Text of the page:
Fortunately, free trials are available. That’s when you realize that ReSearch.ly is integrated into a whole platform that offers major monitoring, analytics and engagement management across the social web. Don’t expect to be an expert after 10 minutes. This tool is complicated and overwhelming; however, my sense is that the time spent understanding it would be worth the effort. I suspect my score would have been higher given more time to investigate.
RySearch.ly is primarily a Twitter microscope touting its “1,000 days of data” (the “full firehose” also offered by Sysomos). It uses the data to create an individual’s “Kred”, an influence measure on the giant micro-blogging site.
More recently, PeopleBrowsr launched the Playground suite adding more social streams (Facebook, blogs and more, according to its guide) and turning PeopleBrowsr into “a deep social analytics platform designed to be an all-in-one social media solution for the enterprise” says Mashable. Mashable’s story does a good job of parsing the key elements of the Playground suite: Analytics, Search, Engagement and Grid.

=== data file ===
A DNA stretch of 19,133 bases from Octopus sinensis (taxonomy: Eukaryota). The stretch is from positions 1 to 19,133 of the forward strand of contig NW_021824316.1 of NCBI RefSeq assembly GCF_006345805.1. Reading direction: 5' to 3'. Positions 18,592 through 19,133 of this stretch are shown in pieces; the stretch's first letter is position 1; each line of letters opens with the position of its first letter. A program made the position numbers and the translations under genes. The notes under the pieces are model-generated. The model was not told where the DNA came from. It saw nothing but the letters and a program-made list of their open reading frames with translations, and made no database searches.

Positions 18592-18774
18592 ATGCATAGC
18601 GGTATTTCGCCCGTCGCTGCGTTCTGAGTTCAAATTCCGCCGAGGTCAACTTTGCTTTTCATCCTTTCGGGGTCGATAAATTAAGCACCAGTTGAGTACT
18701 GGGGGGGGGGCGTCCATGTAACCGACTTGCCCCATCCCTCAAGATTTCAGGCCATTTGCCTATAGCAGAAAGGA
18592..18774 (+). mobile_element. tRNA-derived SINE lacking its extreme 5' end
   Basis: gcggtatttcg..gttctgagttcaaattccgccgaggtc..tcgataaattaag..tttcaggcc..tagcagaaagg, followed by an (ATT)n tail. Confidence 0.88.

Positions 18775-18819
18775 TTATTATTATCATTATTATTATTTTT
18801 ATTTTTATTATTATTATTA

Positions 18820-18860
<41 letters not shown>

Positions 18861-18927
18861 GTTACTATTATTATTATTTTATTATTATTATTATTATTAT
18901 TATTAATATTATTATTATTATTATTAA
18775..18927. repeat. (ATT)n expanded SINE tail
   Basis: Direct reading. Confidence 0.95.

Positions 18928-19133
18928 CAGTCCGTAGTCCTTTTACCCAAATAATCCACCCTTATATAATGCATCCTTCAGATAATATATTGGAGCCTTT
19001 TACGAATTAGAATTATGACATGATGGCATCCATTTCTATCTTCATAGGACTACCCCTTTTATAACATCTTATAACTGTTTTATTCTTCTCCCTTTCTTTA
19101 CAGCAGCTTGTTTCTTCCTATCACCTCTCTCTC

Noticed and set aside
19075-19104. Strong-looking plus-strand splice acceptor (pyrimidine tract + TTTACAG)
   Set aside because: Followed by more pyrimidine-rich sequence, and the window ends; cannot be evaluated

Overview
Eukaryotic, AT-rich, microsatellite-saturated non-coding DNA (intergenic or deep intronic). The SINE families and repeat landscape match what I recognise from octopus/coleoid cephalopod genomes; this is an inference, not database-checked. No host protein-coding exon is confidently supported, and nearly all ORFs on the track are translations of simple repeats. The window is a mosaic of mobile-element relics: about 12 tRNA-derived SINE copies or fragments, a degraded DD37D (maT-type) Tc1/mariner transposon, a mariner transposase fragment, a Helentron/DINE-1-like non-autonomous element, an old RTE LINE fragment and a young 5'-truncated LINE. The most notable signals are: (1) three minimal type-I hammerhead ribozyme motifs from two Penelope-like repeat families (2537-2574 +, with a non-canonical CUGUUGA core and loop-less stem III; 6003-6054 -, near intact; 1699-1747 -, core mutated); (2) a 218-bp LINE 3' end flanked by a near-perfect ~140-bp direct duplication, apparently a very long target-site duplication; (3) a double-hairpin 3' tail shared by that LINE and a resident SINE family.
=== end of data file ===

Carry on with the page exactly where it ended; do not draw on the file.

This platform was built for power users and it is easy to see how agencies would like it. It aggregates content, allows you to slice and dice results, provides quick reports on campaigns, and includes “spaces” to organize social media monitoring and engagement by product or client.
I barely scratched the surface on PeopleBrowsr. Here are a few things that stood out in my one-hour investigation:
- Robust platform, overwhelming for beginners
- Gives insight into which communities are most active with your brands or issues. To demonstrate this feature, PeopleBrowsr’s website provides Pepsi as an example, showing that musicians like Pepsi and talk about Pepsi more than other communities.